REACH Swim Academy welcomes all kids

REACH Swim Academy welcomes all kids
Florencio Flores Palomo works with Athena, one of the students in the REACH Swim Academy. The program, founded by Palomo in 2015, teaches children of all physical and mental ability levels in small, personalized classes.
Photo courtesy of REACH Swim Academy

Learning to swim can be a matter of life and death, especially for special needs children.

For the past 20 years, Florencio Flores Palomo has worked with special needs children, teaching them to swim.

Palomo started his career working with Special Olympics swimmers in his native Nebraska, a job he said changed his life.

When he came to New York, he looked to continue serving the disabled community, but he said many swim programs he worked for showed limited interest in serving this segment of the population.

“After 18 years of hearing ‘no, we can’t do anymore’, I thought either I continue to hope the next job will work, or leave and start my own,” he said.

In the summer of 2015 he started REACH Swim Academy to fill what he saw as a void in the swim programs in New York City.

Six instructors followed him to the new endeavor, which found a home in the aquatics center at Hostos Community College.

News spread fast through word of mouth and social media, and REACH soon had 35 children enrolled, helped in part by a grant through Autism Speaks.

Palomo said he now has 75 children in the current winter program, and has altogether taught over 150 children.

The Bronx was a perfect location for the program, he said.

“In my experience, the Bronx has a 2-1 ratio of families with special needs children, compared to other boroughs, and more families with multiple children with special needs,” Palomo said. “I knew this was the borough to target and help.”

The program welcomes children with physical and intellectual disabilities, such as those with autism, cerebral palsy and down syndrome.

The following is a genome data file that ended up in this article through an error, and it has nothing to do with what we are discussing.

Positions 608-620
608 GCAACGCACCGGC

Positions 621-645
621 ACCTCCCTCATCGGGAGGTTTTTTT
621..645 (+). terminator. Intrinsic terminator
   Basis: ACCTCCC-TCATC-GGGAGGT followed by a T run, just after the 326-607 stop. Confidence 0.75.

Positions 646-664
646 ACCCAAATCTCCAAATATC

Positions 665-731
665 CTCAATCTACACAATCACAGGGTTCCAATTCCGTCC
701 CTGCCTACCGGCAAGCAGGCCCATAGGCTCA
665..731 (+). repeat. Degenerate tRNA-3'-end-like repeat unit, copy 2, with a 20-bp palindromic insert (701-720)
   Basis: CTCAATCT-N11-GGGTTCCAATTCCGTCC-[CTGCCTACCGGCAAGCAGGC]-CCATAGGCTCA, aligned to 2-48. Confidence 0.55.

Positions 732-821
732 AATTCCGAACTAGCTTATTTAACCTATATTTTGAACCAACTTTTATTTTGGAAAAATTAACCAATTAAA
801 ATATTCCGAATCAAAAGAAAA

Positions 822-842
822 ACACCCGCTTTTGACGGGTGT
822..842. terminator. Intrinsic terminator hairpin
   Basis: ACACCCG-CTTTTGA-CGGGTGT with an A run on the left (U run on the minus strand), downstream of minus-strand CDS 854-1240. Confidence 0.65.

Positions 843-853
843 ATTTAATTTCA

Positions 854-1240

Palomo said many of those students approach the pool with fear and anxiety, but eventually develop a sense of accomplishment and pride.

Because of the inclusive nature of the program, typical children are also mixed into some classes and treated the same in the pool.

“It’s our approach that all kids are alike, all kids should be treated the same – that is the foundation of REACH,” he said.

Classes are kept small, and Palomo said he personally arrange classes to group kids who are going to best benefit from the other kids in the class.

In addition to lifeguard certification, staff members are trained to work with student who might run off, such as autistic students.

In addition to spring classes that begin April 8, REACH is also looking to expand into Manhattan, and will also be taking its philosophy to the Far East to spend 10 days in Vietnam working with a school that was founded primarily for special needs children, many of whom are from an orphanage.

Palomo said he believed all along REACH had a much broader potential.

“When we started, I told my staff that this was my calling, that I think we can take this global, this is going to be big, and I think we can make this bigger than the Bronx,” he said.

There are an average of ten drowning deaths per day in the United States, according to the Centers for Disease Control and Prevention.

One in five people who die from drowning are children 14 and younger, and minority youth are more likely to drown, especially in swimming pools.

Reach Reporter Arthur Cusano at (718) 742–4584. E-mail him at acusa[email protected] Follow him on Twitter @arthurcusano.

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